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AncestryDNA Makes Scientific Breakthrough in West African Ethnicity, Bringing Their Number of Reported Genetic Ethnicity Regions in Africa to 10

The following excerpt is from Ancestry’s blog: The AncestryDNA science team presented the results of their latest research today at the Smithsonian Institute’s symposium on The African Diaspora in Washington D.C. Using unique proprietary DNA samples and a variety of statistical approaches, our science team has been able to separate West Africa into six separate […]

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Finding and Using African American Newspapers

Other than doing a Google search, how else can a researcher find if an African American newspaper was ever published in a particular area. According to Timothy N. Pinnick, author of Finding and Using American American Newspapers, Google won’t cut it. Researchers will likely need the correct tools and guidance, the strategy, to find these […]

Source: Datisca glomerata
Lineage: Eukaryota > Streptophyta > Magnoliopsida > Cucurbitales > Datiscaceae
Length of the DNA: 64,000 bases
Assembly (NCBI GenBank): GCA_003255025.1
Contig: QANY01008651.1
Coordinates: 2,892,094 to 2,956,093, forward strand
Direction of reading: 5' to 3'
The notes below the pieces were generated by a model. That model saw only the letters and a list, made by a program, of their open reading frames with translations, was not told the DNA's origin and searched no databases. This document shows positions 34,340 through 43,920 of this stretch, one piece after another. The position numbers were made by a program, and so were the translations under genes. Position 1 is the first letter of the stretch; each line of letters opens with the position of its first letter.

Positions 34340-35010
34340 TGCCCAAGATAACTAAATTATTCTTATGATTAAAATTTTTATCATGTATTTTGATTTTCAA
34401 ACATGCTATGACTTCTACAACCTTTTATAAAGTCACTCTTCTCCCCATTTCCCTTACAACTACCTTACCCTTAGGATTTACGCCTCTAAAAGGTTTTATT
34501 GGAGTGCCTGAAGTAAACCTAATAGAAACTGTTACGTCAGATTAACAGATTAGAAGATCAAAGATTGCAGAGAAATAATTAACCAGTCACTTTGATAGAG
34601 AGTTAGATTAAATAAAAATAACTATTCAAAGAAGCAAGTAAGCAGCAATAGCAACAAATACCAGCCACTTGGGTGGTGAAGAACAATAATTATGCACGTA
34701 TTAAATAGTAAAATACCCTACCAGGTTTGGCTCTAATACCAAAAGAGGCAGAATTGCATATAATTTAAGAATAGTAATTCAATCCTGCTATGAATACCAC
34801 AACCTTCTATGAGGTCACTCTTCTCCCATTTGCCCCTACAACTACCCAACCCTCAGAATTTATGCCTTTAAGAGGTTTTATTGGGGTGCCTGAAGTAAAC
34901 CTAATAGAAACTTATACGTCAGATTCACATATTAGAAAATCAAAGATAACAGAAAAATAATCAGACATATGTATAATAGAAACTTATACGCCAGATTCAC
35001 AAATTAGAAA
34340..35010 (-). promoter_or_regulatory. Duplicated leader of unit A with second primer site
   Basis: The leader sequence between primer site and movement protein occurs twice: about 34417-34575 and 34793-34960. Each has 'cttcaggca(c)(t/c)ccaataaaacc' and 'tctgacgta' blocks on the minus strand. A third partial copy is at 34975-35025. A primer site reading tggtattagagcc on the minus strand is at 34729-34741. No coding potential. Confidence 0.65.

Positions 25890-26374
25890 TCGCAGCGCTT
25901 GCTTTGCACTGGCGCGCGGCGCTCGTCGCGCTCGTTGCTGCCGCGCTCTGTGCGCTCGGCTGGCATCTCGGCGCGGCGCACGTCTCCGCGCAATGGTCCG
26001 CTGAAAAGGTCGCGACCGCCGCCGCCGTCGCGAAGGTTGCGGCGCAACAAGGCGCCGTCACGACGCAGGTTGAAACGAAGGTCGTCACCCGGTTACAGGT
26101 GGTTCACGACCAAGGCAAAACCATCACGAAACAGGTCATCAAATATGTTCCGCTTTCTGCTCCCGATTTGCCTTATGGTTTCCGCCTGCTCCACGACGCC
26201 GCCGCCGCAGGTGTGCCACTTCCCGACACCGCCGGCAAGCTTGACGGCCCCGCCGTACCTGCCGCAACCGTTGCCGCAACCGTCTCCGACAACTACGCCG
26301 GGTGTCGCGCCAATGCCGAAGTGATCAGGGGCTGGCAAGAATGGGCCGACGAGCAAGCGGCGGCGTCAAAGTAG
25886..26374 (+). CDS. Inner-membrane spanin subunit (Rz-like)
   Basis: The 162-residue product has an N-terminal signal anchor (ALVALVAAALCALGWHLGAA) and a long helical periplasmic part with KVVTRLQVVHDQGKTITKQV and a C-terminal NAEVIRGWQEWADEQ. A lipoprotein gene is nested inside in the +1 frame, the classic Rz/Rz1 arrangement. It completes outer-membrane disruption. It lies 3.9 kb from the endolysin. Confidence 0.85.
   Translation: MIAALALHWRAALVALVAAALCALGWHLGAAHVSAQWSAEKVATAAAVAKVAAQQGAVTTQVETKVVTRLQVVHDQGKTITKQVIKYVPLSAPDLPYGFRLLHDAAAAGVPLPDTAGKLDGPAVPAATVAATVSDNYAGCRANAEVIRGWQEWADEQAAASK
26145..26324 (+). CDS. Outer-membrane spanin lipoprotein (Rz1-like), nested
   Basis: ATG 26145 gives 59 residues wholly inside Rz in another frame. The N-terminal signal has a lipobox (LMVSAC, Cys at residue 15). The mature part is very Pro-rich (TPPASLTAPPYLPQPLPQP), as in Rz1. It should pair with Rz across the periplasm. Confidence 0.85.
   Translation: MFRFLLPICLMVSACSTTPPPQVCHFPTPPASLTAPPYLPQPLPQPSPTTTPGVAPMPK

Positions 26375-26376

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Slave Ancestral Research: It’s Something Else

Slave Ancestral Research: It’s Something Else, is the documented research for author Mary L. Jackson Fears’ 7th-generation slave grandmother, Luveser McCrary. This search, this story, begins with finding Fears’ great-grandmother Emma’s brother, Peter, in the 1900 Taylor County Census. This is not a how-to book. In the author’s own words, “The are other publications…which serve […]

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Slave Genealogy: A Research Guide with Case Studies

Here is another book where the title does us the favor of telling us exactly what the book is about, Slave Genealogy: A Research Guide with Case Studies. Of course there is more to it than saying this book is just a research guide. If fact, this guide has a very specific purpose and focus. […]